Darryl Lyons is a certified financial planner and behavioural financial advisor, who is considered to be an expert in the area of personal finance as well as authoring several books. His latest book, “18 to 80: A Simple and Practical Guide to Money and Retirement for All Ages”, his company, PAX Financial Group has made the Inc. 5000 fastest growing companies in the country. He’s an author, entrepreneur, community leader as well as a family man. He knows what it takes to plan for financial freedom, which is what his first book is about.
In the book “18 to 80: A simple and practical guide to money and retirement for all ages”, and every single chapter of the book is an age, so if you go to 40 it explains what you need to be thinking about at age 40, then at 23 what you need to be thinking about, 50 and 70, and so on, it gives you a playbook and how to think about your money.
When it comes to behavior, studies show that we have only 13% of results and the remaining 87% are based on decisions we make, they are things that we can control, we have to then consider why we are making bad decisions and how can I make that decision making, and there’s only so much we can blame others.
Many of the decisions we make are based on a point of reference from our Facebook friends or Pinterest pictures, how much of that influences the way we buy things or where we go or what we eat, and the research is clear, it influences us much more than we would’ve ever given it credit.
Every age has hope, you have to recreate the way of thinking and work through some of the challenges, and the book is written in a way in which you can open any page of the book and say, “I can do this”.
The idea of budgeting is a bit overwhelming, especially at a young age, so at 18-19 years of age the book talks about creating a new habit, basically creating a pause in our purchasing, stopping and thinking “do I need it?”, “do I love it?”, “will it make me money if it’s a business decision?”. A lot of financial mistakes we make are not rational.
Your financial behavior really impacts your marital relationship, your friendship, finance is not a separate thing from who we are, it’s an integral thing to who we are. When start to come to grips with some of these things and begin to understand them and make the changes necessary you’re going to find more openness and honesty in your other relationships as well because our relationship with money is so foundational to who we are.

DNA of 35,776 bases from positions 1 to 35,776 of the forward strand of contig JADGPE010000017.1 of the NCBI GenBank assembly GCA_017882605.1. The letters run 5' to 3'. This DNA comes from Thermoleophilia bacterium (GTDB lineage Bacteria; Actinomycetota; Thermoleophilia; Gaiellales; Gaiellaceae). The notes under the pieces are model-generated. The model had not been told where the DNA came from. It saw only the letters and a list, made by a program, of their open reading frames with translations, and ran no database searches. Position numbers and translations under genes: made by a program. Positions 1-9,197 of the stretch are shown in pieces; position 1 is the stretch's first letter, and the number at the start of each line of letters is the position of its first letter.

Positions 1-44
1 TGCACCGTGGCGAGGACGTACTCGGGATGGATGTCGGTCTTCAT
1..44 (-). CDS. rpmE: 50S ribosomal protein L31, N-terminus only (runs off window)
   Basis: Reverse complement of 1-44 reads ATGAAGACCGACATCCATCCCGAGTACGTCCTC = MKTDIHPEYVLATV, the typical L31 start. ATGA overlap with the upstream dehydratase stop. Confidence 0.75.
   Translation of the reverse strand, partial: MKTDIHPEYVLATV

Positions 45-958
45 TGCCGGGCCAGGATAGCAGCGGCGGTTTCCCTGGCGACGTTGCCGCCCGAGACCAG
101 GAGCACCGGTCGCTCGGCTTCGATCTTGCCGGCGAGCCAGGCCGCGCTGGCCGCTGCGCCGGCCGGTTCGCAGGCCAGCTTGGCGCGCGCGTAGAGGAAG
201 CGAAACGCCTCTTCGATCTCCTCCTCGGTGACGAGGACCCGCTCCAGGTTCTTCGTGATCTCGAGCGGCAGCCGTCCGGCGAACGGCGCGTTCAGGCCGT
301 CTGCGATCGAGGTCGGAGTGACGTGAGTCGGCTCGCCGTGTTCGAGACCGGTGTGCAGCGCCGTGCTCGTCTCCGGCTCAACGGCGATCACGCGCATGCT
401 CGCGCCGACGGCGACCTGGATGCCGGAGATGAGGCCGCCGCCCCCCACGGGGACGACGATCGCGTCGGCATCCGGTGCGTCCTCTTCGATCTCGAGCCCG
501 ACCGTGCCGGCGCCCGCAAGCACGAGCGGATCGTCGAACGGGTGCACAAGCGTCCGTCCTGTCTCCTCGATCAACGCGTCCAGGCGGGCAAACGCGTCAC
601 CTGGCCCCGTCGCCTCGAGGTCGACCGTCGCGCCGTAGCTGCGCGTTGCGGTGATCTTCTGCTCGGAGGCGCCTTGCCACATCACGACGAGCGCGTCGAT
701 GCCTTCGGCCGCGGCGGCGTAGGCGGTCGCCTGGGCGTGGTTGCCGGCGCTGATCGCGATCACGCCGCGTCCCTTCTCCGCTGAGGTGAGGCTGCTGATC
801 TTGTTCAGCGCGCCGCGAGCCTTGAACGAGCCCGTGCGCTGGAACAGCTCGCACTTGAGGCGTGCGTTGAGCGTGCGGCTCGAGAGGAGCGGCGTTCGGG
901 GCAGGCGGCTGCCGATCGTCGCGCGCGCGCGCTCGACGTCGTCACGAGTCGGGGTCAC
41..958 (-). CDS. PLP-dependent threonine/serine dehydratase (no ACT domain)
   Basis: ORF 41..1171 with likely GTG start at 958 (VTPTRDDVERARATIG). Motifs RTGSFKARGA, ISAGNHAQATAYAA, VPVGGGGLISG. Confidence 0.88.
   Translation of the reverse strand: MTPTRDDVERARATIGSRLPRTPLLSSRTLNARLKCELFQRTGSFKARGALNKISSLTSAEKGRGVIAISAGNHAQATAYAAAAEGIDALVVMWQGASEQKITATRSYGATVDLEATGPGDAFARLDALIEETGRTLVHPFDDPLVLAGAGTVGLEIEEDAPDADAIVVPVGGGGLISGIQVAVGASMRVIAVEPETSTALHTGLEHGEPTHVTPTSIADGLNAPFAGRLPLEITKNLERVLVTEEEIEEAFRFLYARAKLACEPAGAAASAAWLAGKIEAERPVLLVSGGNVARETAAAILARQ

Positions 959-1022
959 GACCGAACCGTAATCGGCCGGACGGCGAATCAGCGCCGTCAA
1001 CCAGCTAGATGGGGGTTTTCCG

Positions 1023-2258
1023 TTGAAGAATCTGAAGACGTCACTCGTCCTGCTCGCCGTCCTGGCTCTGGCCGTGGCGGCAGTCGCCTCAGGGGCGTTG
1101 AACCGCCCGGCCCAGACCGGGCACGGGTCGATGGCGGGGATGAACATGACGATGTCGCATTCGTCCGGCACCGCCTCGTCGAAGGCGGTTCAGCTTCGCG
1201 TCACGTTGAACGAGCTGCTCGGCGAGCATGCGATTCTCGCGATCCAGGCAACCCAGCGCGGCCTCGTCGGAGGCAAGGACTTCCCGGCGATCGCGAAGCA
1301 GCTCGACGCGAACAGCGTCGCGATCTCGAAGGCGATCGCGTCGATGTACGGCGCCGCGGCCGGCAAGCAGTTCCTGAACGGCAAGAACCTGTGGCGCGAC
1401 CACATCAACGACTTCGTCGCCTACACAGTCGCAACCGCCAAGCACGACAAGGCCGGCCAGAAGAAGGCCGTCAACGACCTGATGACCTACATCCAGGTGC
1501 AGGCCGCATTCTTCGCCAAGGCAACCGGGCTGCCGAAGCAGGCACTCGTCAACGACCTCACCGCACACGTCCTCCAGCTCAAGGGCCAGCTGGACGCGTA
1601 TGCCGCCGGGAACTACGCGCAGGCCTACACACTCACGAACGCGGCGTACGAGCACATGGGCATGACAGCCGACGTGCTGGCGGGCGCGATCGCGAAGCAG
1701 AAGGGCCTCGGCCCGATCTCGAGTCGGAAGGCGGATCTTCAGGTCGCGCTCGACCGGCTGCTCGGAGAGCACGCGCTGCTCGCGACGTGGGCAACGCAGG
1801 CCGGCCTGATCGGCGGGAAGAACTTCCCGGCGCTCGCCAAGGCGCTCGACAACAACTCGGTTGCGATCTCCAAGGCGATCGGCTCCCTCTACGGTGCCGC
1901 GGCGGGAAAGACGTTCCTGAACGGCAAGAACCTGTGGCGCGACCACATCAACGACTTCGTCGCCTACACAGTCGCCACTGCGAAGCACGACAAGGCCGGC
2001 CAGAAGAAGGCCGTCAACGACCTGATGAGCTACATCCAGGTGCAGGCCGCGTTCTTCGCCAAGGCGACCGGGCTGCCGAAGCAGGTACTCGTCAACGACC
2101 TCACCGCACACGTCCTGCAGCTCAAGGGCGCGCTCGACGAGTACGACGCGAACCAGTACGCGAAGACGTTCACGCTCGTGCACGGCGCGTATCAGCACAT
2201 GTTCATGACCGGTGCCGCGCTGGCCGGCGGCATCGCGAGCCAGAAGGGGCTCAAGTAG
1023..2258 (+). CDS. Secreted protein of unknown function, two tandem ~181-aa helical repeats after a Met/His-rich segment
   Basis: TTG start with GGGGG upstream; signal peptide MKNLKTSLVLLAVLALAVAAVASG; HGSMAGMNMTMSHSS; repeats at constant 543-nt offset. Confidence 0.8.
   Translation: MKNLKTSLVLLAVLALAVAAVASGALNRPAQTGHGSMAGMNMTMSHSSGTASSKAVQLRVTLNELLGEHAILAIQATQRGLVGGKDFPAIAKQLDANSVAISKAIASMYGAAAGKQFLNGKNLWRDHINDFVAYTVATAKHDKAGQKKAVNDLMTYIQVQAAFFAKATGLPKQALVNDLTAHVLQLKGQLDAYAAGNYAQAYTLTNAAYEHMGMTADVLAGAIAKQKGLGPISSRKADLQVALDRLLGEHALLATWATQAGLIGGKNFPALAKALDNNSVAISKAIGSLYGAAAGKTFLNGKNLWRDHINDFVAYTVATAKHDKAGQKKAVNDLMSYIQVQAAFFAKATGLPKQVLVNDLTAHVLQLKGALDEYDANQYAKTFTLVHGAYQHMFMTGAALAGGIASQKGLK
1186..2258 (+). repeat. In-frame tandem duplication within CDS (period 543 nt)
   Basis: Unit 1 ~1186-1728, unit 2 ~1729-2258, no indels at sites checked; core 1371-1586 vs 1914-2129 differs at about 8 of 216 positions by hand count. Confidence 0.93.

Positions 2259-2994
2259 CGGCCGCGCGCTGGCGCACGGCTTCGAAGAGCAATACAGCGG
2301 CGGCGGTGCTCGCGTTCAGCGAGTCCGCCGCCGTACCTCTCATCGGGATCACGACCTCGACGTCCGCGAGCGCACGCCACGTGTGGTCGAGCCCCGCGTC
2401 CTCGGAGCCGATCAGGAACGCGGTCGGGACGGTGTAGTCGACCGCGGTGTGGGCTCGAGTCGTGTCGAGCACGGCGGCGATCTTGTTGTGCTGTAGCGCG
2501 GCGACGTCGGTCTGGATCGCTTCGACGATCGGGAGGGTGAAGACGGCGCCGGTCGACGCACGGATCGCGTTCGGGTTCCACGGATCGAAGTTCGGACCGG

The love of money is the root of all evil, not money itself, that’s important to differentiate, but we can’t ignore money, we have to recognize that historically humans and money, currency and transactions play an integral role, we have to be mature about having very difficult conversations, ignoring them is not the answer and then we have to take inventory of some of our behavior and biases.
One of the filters we have to use when making a difficult decision can be “Did I ask a child, a friend and a Sage?”, the reason this question is important is because if you’re making a financial decision and you can articulate that decision to a child in a simple way, then you’ve grasped it pretty well, if you’ve asked a friend, someone who knows you, and then if you can ask a sage, somebody who’s wise, then collectively you should get an answer that’s more rational not emotional.
One of the key elements of being a business owner that helps is beginning with the end mind. Many business owners have no idea on how to exit the business. Beginning with the “end in mind” means that you can start with something transferable, that may be changing the name.
Creating a business that has accelerating positive net income for three years is much more attractive to an acquirer than a good name or a clean office, or a bunch of customers, it shows a trend and they'd want to jump on, they'd want to be able to take advantage of it.
It all starts with an attitude beginning with the end in mind.